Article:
Philadelphia Eagles: Should Alex Henery Return in 2014?

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Philadelphia Eagles: Should Alex Henery Return in 2014?
Tim Sharp/Associated Press

The Philadelphia Eagles’ surprise season came to a harsh finish in the 2013 NFC Wild Card Game. A 26-24 loss to the New Orleans Saints was magnified by the fact that kicker Alex Henery missed a 48-yard field goal, proving to be the difference in the game.

It’s the second straight playoff loss for the Eagles that came down to their kicker.

In 2010, the team lost by five to the Green Bay Packers, with David Akers missing a pair of easy field goals. Andy Reid elected not to re-sign Akers, instead drafting Henery with a fourth-round selection.

Henery endured a rough season before hitting a long field goal in three straight games down the stretch. Then he came apart in the playoffs, hooking a 48-yarder way to the left. That certainly won’t make his jersey a top seller in Philadelphia.

To be fair, Henery is probably a little better than most Eagles fans realize. He’s sixth on the NFL’s all-time field-goal accuracy charts, checking in at 86.05 percent. That puts him behind just Justin Tucker (91.89 percent), Dan Bailey (90.82 percent), Blair Walsh (89.71 percent), Mike Vanderjagt (86.47 percent) and Nate Kaeding (86.19 percent).

Henery doesn’t have ideal leg strength, as he’s made just two field goals of 50-plus yards in his three-year career. The Eagles really altered their game plan in 2013, not even letting him attempt many at that distance. Per Pro Football Focus, Henery was just 23rd among regular kickers in field-goal accuracy (82.1 percent) and 27th in average kickoff distance (64.7 yards).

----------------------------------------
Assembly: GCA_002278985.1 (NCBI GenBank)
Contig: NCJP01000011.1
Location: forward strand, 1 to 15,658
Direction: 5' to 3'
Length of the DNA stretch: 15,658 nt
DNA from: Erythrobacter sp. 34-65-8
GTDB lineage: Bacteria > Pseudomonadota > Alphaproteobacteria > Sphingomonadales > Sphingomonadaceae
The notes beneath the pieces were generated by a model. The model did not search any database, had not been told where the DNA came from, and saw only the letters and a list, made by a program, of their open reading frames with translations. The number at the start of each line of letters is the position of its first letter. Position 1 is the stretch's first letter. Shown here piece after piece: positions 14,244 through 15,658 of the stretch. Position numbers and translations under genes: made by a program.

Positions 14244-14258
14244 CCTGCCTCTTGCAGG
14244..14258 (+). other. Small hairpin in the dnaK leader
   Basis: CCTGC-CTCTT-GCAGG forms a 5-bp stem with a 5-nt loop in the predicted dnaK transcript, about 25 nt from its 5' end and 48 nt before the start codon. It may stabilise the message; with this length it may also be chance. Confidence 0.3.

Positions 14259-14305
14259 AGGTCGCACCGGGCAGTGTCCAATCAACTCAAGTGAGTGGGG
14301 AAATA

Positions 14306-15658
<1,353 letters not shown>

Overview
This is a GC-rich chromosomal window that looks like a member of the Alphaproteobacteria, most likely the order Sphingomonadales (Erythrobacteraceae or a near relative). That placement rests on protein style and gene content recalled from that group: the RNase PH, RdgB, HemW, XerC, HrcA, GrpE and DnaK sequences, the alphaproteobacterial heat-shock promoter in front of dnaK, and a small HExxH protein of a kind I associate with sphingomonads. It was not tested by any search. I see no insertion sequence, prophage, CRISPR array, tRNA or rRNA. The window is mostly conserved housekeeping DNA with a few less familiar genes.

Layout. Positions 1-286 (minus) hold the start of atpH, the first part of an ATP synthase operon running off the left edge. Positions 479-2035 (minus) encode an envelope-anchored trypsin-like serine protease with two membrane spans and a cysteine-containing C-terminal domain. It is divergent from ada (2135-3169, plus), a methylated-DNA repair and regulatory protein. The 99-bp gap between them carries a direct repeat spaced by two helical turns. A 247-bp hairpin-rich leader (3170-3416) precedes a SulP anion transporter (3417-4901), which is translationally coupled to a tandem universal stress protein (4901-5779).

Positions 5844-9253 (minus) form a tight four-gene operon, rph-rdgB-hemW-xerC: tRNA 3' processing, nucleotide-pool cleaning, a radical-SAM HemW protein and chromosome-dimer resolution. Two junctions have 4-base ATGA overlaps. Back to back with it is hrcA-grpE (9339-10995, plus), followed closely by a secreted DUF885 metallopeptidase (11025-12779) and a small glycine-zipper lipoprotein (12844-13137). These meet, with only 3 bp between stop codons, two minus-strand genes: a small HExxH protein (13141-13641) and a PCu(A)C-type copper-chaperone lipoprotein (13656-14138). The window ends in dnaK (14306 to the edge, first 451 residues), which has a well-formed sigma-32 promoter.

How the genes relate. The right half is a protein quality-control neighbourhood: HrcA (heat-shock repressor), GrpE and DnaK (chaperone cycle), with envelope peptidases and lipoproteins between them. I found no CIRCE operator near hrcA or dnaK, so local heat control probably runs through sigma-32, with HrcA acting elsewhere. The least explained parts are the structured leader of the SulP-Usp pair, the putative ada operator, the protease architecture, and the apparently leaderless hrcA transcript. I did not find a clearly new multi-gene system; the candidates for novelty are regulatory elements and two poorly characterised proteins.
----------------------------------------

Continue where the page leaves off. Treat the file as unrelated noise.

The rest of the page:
Tim Donnelly/Associated Press

Henery made just eight field goals of 40 or more yards, going 8-of-12 on those kicks. From 2011-2012, though, Henery was 15-of-16 on field goals from 40-49 yards. It’s possible he just slumped this past season.

In 2014, Henery is set to enter the final year of his four-year rookie deal, and he will earn $645,000 in base salary. That’s not a lot of money to pay at all, and it’s not as if the Eagles can just pick up a kicker off the street who will be more accurate than Henery has been on shorter field goals.

There are a handful of kickers around the league hitting free agency should Chip Kelly want to make it a camp competition for Henery. Adam Vinatieri is available, and he’s coming off of a remarkable season in which he led the NFL with 19 field goals from 40-plus yards. Then again, Vinatieri is the league’s oldest player, and it doesn’t really make sense to replace Henery with a stopgap like Vinatieri.

Steven Hauschka performed well enough in Seattle that he should be re-signed. Phil Dawson and Jay Feely are both free agents, but they will command about four times what Henery is set to be paid. Rian Lindell could be an option, although he’s not much better, if at all, and he doesn’t handle kickoffs.

Graham Gano was remarkably successful in 2013 for the Carolina Panthers. He led the NFL in average kickoff distance (72.0) and hit all six field goals from 50-plus yards. There’s no way the Panthers let him walk. A reunion with David Akers doesn’t seem plausible. Simply put, there aren’t too many options out there.

The best bet for Kelly would be to bring in a veteran kicker like Billy Cundiff or Shayne Graham to battle it out with Henery next camp. But realistically, it looks like the Eagles will be bringing Henery back and simply hoping they get the 2011-12 kicker instead of the ’13 version.

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